Want to learn how to play piano better than the vast majority of people on Earth? You can, and it will take you only a single day. Likewise, have you ever wanted to improve your rock climbing skills such that they are better than 95% of your friends? Again, it takes only a handful of hours (at most). I learned 3D modelling last week, and it took me a grand total of three hours to make this donut:
In fact, nearly every human skill is achievable with a moderate level of proficiency within a short period of time. The problem is that most people a) don't realize this fact, and b) do not structure their learning accordingly for maximum impact.
Regarding the first: voilà! You now hopefully realize that fact. Congratulations.
Regarding the second: there are several obvious, yet little-known things you can do to increase the rate at which you absorb and comprehend information. None of them are difficult to understand. Here are a few:
At the beginning, focus on emulation rather than outright creation. Find someone good at the skill you would like to learn. Copy them immediately and completely. Your goal at this point is to learn the basic algorithm behind accomplishing the skill - not creativity or insight.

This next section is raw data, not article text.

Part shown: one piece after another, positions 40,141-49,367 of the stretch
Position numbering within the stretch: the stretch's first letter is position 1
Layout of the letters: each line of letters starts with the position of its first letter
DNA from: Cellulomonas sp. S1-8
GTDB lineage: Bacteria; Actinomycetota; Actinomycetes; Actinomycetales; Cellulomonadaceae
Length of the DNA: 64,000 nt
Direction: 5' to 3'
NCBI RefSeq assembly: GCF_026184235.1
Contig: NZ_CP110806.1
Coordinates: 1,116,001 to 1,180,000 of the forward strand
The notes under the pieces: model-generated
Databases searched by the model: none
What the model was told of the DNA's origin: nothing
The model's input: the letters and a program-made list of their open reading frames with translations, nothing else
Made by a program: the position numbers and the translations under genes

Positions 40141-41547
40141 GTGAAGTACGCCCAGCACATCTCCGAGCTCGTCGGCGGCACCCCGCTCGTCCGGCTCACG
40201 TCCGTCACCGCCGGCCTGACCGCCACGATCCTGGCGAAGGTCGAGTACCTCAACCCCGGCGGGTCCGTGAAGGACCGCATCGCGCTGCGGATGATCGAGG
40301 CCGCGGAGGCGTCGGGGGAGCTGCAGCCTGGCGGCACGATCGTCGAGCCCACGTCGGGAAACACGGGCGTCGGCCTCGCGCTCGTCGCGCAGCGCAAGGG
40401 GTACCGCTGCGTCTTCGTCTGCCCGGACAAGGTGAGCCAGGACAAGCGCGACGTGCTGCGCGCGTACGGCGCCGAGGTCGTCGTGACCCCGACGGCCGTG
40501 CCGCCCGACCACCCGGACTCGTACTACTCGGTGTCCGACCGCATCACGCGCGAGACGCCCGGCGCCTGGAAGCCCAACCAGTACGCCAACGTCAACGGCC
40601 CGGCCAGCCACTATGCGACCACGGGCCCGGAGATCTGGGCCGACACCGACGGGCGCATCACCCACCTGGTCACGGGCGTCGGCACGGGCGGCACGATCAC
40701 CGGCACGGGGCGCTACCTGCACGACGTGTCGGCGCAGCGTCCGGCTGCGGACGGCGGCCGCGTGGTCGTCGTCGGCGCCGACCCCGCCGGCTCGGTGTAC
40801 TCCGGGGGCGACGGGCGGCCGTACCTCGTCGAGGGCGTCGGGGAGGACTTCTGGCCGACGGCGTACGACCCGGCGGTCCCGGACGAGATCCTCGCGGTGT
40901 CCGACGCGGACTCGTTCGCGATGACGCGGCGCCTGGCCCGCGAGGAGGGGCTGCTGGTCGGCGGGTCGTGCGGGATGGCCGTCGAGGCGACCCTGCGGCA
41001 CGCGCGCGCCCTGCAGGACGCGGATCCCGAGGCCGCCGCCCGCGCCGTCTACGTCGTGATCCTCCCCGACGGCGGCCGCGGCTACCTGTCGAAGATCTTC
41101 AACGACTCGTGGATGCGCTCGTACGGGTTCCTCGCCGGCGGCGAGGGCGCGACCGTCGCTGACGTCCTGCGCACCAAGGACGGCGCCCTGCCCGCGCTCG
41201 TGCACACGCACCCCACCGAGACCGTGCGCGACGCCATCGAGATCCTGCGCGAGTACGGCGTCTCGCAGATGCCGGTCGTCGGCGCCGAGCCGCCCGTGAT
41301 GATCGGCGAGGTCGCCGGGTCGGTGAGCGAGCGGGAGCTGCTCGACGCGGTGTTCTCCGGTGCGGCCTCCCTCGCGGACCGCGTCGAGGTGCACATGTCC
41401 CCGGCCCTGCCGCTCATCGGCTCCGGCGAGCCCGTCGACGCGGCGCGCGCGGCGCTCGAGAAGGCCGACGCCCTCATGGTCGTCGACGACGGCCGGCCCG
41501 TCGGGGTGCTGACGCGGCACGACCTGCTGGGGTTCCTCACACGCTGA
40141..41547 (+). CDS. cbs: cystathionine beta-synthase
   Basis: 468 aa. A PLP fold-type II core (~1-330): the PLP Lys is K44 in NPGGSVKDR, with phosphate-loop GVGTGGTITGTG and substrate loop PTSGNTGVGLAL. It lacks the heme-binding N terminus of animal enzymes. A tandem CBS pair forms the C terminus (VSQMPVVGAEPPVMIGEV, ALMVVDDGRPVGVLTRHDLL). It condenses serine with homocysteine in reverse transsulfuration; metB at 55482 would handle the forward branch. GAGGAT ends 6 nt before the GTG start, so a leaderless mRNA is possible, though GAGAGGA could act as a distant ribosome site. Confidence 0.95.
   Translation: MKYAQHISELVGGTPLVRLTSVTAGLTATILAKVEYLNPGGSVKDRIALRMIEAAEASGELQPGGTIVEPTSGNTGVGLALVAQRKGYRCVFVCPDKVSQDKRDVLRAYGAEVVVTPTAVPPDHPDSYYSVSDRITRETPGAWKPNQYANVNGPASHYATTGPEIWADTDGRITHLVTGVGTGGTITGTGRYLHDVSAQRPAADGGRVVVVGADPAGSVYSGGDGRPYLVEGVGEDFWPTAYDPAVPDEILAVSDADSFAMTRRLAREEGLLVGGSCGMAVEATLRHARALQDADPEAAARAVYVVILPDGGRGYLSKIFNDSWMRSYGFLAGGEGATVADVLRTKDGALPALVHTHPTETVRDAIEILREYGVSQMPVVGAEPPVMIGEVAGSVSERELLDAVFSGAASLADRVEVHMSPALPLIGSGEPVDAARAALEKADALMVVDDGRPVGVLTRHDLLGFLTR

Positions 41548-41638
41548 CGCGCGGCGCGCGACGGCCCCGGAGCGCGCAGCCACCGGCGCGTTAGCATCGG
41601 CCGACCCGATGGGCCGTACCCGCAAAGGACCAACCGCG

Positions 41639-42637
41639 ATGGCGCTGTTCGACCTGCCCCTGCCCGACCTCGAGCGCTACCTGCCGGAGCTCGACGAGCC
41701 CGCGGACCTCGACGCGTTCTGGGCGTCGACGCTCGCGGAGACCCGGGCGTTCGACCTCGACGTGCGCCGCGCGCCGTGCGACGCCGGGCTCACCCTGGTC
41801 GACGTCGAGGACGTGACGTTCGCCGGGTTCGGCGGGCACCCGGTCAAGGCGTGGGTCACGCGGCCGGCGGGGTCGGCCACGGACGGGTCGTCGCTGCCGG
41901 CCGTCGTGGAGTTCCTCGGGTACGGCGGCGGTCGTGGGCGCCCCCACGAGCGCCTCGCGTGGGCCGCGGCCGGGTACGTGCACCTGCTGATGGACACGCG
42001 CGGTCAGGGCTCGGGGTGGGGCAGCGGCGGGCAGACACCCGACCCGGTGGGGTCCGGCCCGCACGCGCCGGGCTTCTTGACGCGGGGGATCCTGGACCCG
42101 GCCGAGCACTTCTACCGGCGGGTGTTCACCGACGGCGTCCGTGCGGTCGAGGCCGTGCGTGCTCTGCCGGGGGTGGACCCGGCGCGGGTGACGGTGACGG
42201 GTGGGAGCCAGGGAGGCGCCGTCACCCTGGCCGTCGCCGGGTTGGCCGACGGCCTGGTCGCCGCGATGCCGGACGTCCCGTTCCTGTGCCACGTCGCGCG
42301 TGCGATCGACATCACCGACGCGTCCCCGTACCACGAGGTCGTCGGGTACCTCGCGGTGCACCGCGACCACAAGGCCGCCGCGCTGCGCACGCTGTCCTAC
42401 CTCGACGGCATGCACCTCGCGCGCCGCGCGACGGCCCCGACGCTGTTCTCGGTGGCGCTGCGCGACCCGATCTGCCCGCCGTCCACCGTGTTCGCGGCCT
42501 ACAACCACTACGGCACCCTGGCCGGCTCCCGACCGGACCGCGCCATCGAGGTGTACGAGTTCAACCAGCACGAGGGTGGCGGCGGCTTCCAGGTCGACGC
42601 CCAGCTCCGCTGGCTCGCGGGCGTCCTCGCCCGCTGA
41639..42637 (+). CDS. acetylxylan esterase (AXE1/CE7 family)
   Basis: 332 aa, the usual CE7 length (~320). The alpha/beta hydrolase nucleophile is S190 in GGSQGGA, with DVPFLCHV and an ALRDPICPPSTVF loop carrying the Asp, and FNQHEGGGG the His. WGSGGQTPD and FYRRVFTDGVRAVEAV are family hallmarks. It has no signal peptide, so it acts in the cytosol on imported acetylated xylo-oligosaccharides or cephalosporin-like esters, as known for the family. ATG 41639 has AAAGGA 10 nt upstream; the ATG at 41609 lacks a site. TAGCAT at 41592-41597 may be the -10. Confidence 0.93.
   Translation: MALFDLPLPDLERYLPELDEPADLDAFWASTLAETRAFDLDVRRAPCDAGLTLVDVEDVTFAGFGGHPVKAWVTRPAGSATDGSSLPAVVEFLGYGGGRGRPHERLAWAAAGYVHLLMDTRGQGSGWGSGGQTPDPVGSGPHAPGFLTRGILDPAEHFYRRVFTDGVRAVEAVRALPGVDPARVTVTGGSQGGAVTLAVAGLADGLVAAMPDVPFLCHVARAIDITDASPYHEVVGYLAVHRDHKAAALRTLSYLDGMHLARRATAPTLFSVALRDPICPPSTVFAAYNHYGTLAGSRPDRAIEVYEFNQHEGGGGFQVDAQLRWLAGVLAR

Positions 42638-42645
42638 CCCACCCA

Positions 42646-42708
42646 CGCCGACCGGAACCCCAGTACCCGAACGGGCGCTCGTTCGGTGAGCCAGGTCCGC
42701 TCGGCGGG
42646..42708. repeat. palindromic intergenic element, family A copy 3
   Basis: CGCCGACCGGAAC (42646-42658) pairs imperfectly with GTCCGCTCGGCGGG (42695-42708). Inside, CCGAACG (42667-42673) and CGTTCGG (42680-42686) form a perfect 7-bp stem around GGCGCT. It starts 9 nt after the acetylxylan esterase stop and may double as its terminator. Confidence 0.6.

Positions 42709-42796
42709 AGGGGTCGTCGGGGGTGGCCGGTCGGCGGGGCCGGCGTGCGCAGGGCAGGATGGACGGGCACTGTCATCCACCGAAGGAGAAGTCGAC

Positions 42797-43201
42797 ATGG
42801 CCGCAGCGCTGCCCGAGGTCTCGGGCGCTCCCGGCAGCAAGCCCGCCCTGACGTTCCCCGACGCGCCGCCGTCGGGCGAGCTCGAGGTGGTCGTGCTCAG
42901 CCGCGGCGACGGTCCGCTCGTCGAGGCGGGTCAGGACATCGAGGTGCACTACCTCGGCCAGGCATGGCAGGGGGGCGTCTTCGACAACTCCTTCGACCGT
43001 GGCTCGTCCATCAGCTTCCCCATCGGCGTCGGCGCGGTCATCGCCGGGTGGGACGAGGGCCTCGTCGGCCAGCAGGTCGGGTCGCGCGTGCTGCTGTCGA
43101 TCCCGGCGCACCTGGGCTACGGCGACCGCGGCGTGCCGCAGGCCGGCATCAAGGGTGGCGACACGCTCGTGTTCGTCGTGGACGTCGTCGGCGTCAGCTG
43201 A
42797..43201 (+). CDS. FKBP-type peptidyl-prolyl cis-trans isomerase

Learn from basic, highly simplified tutorials and guides. Preface any Google searches with words like 'simple', '15 minutes', 'beginner', and so on. Leave the dense technical materials for after you've gotten your PhD.
Spend the majority of your time practicing rather than reading or watching videos. If you have ten hours to learn a new skill, set aside the first three to learn the skill, and the other seven to actually practice it. You'll absorb significantly more by doing.
Focus on getting into flow—a state of total immersion. To improve your probability of doing so, turn off your phone, minimize distractions, and dedicate a chunk of uninterrupted time to learning your skill.
I used the above skills to learn photography, 3d modelling, and juggling in a handful of days after work. Each new skill is interesting, rewarding, and helps me think more creatively in other aspects of my life. I credit the diversity of skills in my toolbelt to most of my successes.